Four Inane Questions with Jim “Mr. Stinky Feet” Cosgrove

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Mr. Stinky Feet. // Photo by Scott Reynolds Photography

Jim Cosgrove has one of the quirkiest resumes we’ve ever seen. More than two decades ago, the former journalist and corporate PR wonk took a leap of faith to become a full-fledged children’s entertainer.

Now known affectionately as Mr. Stinky Feet, Cosgrove has performed countless high-energy shows throughout North America and Europe. He’s also made two appearances at The White House Easter Egg Roll. How popular is he? Last year his music was streamed more than 2.6 million times on Spotify alone. 

Besides performing, Cosgrove (Mr. Feet, if you’re under 7 years old) has also found a penchant as a speaker and author. Cosgrove’s three children’s books, Bop Bop DinosaurSullen Sally, and Hark! It’s Harold the Angel (Ascend Books) debuted during the pandemic to the delight of his fans. 

Shifting gears yet again, the former parenting columnist for The Kansas City Star has penned and released his newest offering, a true-crime memoir, Ripple: A Long Strange Search for a Killer (Steerforth Press, 2022). The book chronicles Cosgrove’s 26-year journey to find answers in the disappearance of a family friend.

We caught up with the man of many talents between gigs to ask him our series of moronic questions. And, yes, we tried to be as kid-friendly as possible.  


The Pitch: You’ve performed for a bazillion children. Who was—hands-down—the worst behaved?

Jim “Mr. Stinky Feet” Cosgrove: Kids are really awesome at being kids. I’ve encountered more poorly behaved adults than children—like, those who demand that I pick their child to be in the band, those who throw a fit if I don’t, and those like the inebriated mother at an open-bar fundraiser who spilled her cocktail on the stage while harassing my wife.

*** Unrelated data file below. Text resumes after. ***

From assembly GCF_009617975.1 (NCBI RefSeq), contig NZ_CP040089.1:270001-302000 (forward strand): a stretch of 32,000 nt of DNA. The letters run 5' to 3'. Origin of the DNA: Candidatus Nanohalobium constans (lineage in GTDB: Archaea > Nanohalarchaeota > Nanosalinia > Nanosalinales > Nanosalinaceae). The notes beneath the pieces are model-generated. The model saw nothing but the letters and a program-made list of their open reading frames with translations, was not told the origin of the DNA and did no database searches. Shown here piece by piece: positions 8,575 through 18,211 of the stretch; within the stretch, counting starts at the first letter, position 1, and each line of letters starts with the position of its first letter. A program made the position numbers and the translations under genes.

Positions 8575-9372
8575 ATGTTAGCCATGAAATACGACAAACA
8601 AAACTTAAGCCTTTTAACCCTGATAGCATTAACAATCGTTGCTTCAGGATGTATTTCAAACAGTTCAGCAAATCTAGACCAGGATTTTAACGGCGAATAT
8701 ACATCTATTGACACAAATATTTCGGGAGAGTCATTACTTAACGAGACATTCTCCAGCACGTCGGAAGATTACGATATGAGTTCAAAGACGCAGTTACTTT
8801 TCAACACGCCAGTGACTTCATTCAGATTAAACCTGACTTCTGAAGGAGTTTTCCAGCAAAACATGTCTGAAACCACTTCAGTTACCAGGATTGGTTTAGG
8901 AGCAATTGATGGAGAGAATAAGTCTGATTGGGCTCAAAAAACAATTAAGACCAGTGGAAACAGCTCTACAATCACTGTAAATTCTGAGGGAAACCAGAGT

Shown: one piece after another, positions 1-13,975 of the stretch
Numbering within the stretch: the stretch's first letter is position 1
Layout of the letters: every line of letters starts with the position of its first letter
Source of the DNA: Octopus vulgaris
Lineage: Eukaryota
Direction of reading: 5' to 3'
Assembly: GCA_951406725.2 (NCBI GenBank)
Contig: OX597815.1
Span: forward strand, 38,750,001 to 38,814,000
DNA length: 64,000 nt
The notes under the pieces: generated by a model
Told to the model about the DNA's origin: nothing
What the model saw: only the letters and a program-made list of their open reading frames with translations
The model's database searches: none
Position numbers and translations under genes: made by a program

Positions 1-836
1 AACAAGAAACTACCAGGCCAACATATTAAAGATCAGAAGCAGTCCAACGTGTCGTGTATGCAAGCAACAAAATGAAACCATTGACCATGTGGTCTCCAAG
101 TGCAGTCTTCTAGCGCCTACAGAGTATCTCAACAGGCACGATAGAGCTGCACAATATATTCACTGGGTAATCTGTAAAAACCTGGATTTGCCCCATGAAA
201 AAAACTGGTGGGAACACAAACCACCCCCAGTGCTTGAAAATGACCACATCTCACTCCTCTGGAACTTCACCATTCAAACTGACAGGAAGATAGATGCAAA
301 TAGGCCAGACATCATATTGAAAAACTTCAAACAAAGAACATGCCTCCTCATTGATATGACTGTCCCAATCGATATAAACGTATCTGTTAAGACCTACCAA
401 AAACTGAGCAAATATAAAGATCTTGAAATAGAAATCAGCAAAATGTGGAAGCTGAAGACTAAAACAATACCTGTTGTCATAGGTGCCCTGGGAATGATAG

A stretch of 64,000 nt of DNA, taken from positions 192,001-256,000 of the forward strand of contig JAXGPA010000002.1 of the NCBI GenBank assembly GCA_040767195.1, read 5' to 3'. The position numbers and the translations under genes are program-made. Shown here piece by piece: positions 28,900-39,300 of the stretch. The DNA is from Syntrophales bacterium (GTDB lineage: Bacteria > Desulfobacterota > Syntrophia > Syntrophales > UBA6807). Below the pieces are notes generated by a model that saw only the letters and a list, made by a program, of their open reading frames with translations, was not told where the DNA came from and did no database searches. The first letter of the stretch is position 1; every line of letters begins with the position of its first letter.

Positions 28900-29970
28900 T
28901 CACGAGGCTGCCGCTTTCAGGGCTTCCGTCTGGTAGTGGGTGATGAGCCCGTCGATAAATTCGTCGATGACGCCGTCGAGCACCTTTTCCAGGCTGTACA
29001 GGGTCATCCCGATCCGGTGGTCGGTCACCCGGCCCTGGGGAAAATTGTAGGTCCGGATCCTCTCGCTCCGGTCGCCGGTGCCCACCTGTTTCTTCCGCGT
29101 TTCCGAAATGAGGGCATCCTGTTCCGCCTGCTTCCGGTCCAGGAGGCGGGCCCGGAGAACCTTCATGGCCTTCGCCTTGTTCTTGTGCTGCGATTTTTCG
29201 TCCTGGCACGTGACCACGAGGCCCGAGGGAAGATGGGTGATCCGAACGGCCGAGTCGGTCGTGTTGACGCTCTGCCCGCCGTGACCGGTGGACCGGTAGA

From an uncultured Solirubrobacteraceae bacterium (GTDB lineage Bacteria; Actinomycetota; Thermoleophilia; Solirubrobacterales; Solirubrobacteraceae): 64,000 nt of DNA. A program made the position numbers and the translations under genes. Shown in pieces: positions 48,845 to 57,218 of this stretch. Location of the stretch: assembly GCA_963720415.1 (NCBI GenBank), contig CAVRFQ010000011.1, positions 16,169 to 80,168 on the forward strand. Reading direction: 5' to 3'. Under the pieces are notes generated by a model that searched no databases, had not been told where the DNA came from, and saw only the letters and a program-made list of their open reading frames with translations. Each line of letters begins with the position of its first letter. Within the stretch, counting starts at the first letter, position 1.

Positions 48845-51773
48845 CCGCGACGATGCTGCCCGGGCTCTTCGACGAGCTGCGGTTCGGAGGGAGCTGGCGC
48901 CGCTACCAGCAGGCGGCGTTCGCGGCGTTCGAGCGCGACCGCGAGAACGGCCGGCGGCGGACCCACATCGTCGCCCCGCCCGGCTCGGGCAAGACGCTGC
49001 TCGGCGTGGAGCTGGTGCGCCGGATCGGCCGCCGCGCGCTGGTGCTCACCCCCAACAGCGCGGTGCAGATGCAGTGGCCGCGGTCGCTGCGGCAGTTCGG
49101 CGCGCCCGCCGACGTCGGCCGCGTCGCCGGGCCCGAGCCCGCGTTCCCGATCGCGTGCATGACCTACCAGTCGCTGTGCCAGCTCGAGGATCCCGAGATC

But there was a kid in Memphis nearly 20 years ago who was on stage in one of my “jam bands.” He started hitting the boy next to him with a maraca. I gave him a few gentle warnings, but when he continued his aggressive tear, I took the maraca and explained that he had lost his privilege to be in the band and escorted him off the stage (which I’ve only done one other time).

The other kid who he’d been hitting dropped his instrument and stormed off the stage in what seemed like an odd protest of solidarity. It turned out they were brothers. 

What song have you performed the most times on stage? Why is it such a crowd favorite?

“Bop Bop Dinosaur” is the first song I ever wrote for kids. I’ve likely performed it 4,500 times because that’s how many shows I’ve played over the past quarter of a decade. I’ve maybe left it off my setlist 100 times.

But here’s the deal, I never get tired of singing it, because there is someone in the audience who is hearing it for the first time, so that keeps it fresh for me. I think it’s a hit because it’s easy to sing, and it’s about a dinosaur dancing in his underwear. What’s not to like? And I usually pick someone from the audience to sing it with me, which puts the spotlight where it belongs—on a childnot me. 

Who’s your favorite Muppet? 

It’s got to be Animal, the untamed drummer for Dr. Teeth & The Electric Mayhem. He’s everything I’m not—wild, unpredictable, slightly dangerous, and a drummer. I’ve always wanted to be a drummer. 

Some fans think Animal was inspired by Keith Moon, which is a theory I fully support because I’m a big fan of The Who. And I love that Dave Grohl was cast in a cameo as “Animool” in Fozzie Bear’s knock-off band The Moopets in the 2011 movie. Perfect.

In a movie theater, what’s the most ideal seat? Front row, back row, side, etc.? 

In May, my daughter and I went to our first movie in two years, and we were the only ones in the huge theater. We got to pick our favorite seats—five-sevenths of the way back, right in the middle. Just as the previews ended, another couple came in and sat two rows in front of us. Seriously? They clearly had the same idea, which triggered my territorial hackles. 

Bonus 5th Question: What’s a cereal you could eat every day for the rest of your life?

This may require some deep psychoanalysis. I was raised on Grape Nuts and Raisin Bran. No sugar cereal allowed. So, when I’d spend the night at a friend’s house, I’d binge on their Frosted Flakes and Cap’n Crunch until the roof of my mouth bled. 

You’d think that when I ventured out beyond the restrictions of my childhood that I’d load my cupboards with sugary goodness, but I didn’t. Just the thought of eating that stuff makes me feel sluggish, and my teeth start to hurt. I’m pretty consistently an oatmeal guy, but my favorite homemade “cereal” is cooked farro (an ancient grain) mixed with clementines, sliced bananas, strawberries, pecans, and a splash of maple syrup. 

I know, I know, it sounds all wholesome and healthy—‘cuz it is. Try it, you might like it.

Categories: Culture